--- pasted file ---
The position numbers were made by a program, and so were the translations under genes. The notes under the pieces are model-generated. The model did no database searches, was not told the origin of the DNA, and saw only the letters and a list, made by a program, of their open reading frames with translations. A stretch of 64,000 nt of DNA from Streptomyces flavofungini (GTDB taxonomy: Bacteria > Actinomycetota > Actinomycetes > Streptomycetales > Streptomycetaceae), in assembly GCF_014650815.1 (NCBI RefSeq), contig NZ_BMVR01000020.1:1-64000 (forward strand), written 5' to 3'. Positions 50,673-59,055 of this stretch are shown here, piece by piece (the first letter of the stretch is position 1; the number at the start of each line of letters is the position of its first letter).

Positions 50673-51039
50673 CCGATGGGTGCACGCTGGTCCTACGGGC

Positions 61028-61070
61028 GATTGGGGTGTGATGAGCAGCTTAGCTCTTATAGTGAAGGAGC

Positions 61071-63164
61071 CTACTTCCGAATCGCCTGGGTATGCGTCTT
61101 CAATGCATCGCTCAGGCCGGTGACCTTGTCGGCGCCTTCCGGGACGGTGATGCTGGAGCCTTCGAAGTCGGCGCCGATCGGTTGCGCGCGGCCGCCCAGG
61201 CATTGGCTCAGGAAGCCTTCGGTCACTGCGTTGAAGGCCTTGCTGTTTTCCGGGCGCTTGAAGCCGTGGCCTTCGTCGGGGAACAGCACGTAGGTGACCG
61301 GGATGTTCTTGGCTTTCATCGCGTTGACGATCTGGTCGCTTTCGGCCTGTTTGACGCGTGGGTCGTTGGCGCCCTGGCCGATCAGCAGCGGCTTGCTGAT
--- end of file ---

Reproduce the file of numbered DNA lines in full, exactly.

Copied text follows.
The position numbers were made by a program, and so were the translations under genes. The notes under the pieces are model-generated. The model did no database searches, was not told the origin of the DNA, and saw only the letters and a list, made by a program, of their open reading frames with translations. A stretch of 64,000 nt of DNA from Streptomyces flavofungini (GTDB taxonomy: Bacteria > Actinomycetota > Actinomycetes > Streptomycetales > Streptomycetaceae), in assembly GCF_014650815.1 (NCBI RefSeq), contig NZ_BMVR01000020.1:1-64000 (forward strand), written 5' to 3'. Positions 50,673-59,055 of this stretch are shown here, piece by piece (the first letter of the stretch is position 1; the number at the start of each line of letters is the position of its first letter).

Positions 50673-51039
50673 CCGATGGGTGCACGCTGGTCCTACGGGC

Positions 61028-61070
61028 GATTGGGGTGTGATGAGCAGCTTAGCTCTTATAGTGAAGGAGC

Positions 61071-63164
61071 CTACTTCCGAATCGCCTGGGTATGCGTCTT
61101 CAATGCATCGCTCAGGCCGGTGACCTTGTCGGCGCCTTCCGGGACGGTGATGCTGGAGCCTTCGAAGTCGGCGCCGATCGGTTGCGCGCGGCCGCCCAGG
61201 CATTGGCTCAGGAAGCCTTCGGTCACTGCGTTGAAGGCCTTGCTGTTTTCCGGGCGCTTGAAGCCGTGGCCTTCGTCGGGGAACAGCACGTAGGTGACCG
61301 GGATGTTCTTGGCTTTCATCGCGTTGACGATCTGGTCGCTTTCGGCCTGTTTGACGCGTGGGTCGTTGGCGCCCTGGCCGATCAGCAGCGGCTTGCTGAT